While I am still struggling with grief on a daily basis, I am trying to channel my energy to help create something positive from this experience. I created the Alana Rose Foundation to help raise funds and awareness about placental abruption and infant loss. For Mother’s Day, we held a fundraiser to purchase a Cuddle Cot to give grieving moms the gift of time with their babies after they die. In July, we are hosting an Angel Gown Donation Drive to collect wedding dresses that can be used to make burial gowns. In October to celebrate my birthday, we will host a virtual blood drive and to celebrate my baby’s birthday in February, we plan to host the 1st Annual Butterfly Ball to help raise funds to create a Butterfly Room at the local hospital so grieving parents have an environment that is sensitive to their needs. My hope is that the work we do through the Alana Rose Foundation will help support grieving families and normalize conversations about infant loss and grief.
Blessed & Broken
|Grateful for two living boys||& Grieving the loss of my baby girl|
|Thankful to be alive||& Wishing I would have died with her|
|Learning to accept our new reality||& In denial that she is really gone|
|Enjoying time together||& Feeling incomplete|
|Loving our new home||& Hating that her room is empty|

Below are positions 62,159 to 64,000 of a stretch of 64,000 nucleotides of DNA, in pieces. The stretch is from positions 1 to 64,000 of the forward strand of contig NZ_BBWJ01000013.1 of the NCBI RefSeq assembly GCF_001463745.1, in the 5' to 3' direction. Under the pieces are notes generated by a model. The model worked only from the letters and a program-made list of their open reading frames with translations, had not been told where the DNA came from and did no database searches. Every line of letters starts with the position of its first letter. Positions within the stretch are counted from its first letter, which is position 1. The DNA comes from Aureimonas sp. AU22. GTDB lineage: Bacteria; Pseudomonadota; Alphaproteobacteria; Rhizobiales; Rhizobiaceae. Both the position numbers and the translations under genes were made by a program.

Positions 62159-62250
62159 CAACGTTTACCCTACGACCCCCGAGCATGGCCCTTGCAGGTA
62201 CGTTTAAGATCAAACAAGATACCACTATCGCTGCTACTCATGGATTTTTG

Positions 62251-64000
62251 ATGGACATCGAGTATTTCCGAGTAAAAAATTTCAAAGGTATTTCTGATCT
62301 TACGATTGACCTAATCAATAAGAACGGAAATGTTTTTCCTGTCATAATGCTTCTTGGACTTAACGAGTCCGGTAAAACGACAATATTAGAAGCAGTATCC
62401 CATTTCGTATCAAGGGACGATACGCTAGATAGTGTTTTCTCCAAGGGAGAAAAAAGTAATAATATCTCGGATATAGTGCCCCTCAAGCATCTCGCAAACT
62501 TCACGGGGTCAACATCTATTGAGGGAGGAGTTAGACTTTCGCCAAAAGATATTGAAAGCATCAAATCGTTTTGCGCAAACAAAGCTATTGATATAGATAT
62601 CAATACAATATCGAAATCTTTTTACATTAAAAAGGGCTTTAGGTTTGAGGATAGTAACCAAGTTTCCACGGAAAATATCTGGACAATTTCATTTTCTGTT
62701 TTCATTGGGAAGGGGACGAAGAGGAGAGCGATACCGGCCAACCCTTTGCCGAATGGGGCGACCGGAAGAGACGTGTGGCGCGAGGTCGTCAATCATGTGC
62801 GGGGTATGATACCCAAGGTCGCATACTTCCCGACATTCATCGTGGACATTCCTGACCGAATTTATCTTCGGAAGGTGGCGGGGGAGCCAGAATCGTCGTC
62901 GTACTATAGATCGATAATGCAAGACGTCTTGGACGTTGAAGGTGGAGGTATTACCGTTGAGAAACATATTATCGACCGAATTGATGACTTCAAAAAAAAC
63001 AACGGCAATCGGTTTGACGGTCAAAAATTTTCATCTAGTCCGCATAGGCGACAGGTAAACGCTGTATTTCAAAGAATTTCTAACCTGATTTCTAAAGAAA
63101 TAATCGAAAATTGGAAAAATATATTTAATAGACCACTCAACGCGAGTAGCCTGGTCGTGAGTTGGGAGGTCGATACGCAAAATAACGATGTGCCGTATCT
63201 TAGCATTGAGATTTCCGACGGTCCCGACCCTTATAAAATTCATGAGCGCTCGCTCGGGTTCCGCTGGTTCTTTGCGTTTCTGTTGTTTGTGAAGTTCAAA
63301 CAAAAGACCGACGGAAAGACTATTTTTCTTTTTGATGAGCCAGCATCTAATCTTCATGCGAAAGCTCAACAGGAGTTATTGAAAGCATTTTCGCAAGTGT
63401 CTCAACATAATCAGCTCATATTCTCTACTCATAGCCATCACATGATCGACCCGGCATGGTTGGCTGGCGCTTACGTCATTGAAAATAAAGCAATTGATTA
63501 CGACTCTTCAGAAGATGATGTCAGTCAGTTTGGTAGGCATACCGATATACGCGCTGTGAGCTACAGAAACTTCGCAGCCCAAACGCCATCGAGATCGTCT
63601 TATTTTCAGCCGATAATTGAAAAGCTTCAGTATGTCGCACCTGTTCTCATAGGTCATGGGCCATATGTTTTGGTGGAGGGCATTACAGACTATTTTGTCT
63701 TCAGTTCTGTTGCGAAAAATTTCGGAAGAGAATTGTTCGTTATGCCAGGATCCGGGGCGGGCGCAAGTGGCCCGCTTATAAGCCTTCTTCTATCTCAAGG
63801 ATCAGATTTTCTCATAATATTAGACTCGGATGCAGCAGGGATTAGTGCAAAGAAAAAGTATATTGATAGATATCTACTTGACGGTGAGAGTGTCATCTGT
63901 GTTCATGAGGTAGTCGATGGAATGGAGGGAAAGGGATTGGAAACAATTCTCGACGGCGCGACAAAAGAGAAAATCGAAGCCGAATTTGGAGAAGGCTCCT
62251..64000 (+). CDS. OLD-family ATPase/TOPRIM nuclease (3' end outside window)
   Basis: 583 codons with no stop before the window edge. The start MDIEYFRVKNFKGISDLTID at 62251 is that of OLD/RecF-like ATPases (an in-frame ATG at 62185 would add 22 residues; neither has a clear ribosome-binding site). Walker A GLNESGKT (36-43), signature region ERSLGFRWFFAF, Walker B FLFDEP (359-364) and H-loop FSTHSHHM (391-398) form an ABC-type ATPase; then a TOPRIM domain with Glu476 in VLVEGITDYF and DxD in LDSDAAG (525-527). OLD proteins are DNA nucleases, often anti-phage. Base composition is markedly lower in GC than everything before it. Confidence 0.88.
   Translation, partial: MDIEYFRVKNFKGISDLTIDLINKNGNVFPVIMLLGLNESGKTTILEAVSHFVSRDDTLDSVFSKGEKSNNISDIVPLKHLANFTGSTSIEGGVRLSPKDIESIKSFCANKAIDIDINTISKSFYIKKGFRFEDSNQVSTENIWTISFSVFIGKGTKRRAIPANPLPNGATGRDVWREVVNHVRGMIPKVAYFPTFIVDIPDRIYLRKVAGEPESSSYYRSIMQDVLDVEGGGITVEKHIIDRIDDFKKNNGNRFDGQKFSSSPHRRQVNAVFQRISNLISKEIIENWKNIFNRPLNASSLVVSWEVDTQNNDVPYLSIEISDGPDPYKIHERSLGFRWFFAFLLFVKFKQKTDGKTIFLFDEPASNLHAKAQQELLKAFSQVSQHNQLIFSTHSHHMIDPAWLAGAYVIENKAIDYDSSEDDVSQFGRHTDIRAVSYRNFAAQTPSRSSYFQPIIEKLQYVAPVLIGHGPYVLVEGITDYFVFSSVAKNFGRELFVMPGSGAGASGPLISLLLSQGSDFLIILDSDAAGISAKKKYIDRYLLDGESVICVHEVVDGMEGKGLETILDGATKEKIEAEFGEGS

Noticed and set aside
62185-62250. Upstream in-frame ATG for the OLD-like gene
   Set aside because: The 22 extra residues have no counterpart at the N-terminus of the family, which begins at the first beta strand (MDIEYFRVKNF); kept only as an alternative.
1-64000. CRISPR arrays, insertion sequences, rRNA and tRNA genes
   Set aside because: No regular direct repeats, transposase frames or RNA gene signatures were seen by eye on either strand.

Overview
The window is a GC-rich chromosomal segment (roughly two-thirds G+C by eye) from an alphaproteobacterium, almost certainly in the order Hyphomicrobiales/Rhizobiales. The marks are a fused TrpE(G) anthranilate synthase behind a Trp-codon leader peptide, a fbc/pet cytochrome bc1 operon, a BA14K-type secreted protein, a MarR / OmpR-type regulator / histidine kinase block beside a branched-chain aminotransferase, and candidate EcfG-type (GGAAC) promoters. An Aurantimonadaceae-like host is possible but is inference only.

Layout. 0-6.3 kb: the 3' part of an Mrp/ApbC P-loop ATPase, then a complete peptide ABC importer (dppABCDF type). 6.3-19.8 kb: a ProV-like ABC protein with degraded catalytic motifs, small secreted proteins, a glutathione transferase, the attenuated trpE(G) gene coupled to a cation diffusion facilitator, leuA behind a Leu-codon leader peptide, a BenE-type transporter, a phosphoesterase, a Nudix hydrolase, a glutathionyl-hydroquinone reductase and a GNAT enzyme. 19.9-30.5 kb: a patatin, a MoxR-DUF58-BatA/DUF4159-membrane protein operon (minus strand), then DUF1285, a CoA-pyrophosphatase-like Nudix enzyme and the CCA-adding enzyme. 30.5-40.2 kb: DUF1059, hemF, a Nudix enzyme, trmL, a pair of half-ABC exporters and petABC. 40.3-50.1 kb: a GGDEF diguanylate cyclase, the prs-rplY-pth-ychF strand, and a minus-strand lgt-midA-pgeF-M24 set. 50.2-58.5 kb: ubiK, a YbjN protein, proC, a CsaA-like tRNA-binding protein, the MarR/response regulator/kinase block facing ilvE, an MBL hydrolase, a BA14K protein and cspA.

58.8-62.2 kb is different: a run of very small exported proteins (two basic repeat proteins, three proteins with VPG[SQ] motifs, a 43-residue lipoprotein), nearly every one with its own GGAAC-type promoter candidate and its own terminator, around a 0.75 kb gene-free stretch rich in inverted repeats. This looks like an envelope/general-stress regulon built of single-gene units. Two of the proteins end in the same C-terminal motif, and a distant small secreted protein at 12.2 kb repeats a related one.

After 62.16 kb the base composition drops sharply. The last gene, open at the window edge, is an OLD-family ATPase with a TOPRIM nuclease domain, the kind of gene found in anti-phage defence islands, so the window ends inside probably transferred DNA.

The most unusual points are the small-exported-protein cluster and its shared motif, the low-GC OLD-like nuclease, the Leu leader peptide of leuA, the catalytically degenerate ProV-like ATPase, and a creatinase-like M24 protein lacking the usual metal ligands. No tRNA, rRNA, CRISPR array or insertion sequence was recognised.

|Understanding what happened||& Confused about why it happened|
|Accepting there was nothing I could do||& Feeling guilty for not protecting her|
|Relieved they saved my uterus||& Worried I’ll lose another baby if I try|
|Glad I was able to hold you||& Regretting I ever let you go|
|Happy for your new addition||& Sad that my baby died|
|Excited to watch my boys grow||& Dreading each milestone she will miss|
|Trusting in God||& Losing faith|
|Finding strength||& Feeling powerless|
|Comforted by memories of her||& Worried you’ll forget her|
|Filled with joy||& Filled with pain|
|Moving forward||& Paralyzed by grief|
|Learning to be patient with myself||& Frustrated by my slow recovery|
|Healing physically||& Hurting emotionally|
|Living life to the fullest||& Feeling empty|
|Hopeful for the future||& Afraid I will never move on|
|Surrounded by love||& Feeling alone|
|At peace||& Restless|